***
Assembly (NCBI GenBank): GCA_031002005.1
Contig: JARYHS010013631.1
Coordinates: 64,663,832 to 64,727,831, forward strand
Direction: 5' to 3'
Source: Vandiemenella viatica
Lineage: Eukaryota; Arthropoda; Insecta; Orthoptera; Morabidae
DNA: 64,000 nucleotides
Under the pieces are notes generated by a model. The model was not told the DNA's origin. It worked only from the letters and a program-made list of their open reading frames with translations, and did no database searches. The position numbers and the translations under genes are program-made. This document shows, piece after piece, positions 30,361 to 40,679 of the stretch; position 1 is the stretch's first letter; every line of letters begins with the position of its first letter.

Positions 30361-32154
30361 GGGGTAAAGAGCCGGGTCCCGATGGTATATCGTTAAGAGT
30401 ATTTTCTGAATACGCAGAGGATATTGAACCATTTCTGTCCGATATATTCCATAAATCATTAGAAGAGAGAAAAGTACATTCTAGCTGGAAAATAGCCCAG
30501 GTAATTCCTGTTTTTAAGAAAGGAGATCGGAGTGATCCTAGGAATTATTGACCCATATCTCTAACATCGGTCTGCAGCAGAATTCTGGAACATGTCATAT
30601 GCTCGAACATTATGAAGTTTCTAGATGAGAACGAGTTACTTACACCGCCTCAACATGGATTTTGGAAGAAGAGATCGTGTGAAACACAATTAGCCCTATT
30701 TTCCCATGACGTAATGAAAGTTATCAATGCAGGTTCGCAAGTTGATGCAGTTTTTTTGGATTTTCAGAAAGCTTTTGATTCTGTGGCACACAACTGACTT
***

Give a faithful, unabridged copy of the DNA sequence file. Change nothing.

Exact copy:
Assembly (NCBI GenBank): GCA_031002005.1
Contig: JARYHS010013631.1
Coordinates: 64,663,832 to 64,727,831, forward strand
Direction: 5' to 3'
Source: Vandiemenella viatica
Lineage: Eukaryota; Arthropoda; Insecta; Orthoptera; Morabidae
DNA: 64,000 nucleotides
Under the pieces are notes generated by a model. The model was not told the DNA's origin. It worked only from the letters and a program-made list of their open reading frames with translations, and did no database searches. The position numbers and the translations under genes are program-made. This document shows, piece after piece, positions 30,361 to 40,679 of the stretch; position 1 is the stretch's first letter; every line of letters begins with the position of its first letter.

Positions 30361-32154
30361 GGGGTAAAGAGCCGGGTCCCGATGGTATATCGTTAAGAGT
30401 ATTTTCTGAATACGCAGAGGATATTGAACCATTTCTGTCCGATATATTCCATAAATCATTAGAAGAGAGAAAAGTACATTCTAGCTGGAAAATAGCCCAG
30501 GTAATTCCTGTTTTTAAGAAAGGAGATCGGAGTGATCCTAGGAATTATTGACCCATATCTCTAACATCGGTCTGCAGCAGAATTCTGGAACATGTCATAT
30601 GCTCGAACATTATGAAGTTTCTAGATGAGAACGAGTTACTTACACCGCCTCAACATGGATTTTGGAAGAAGAGATCGTGTGAAACACAATTAGCCCTATT
30701 TTCCCATGACGTAATGAAAGTTATCAATGCAGGTTCGCAAGTTGATGCAGTTTTTTTGGATTTTCAGAAAGCTTTTGATTCTGTGGCACACAACTGACTT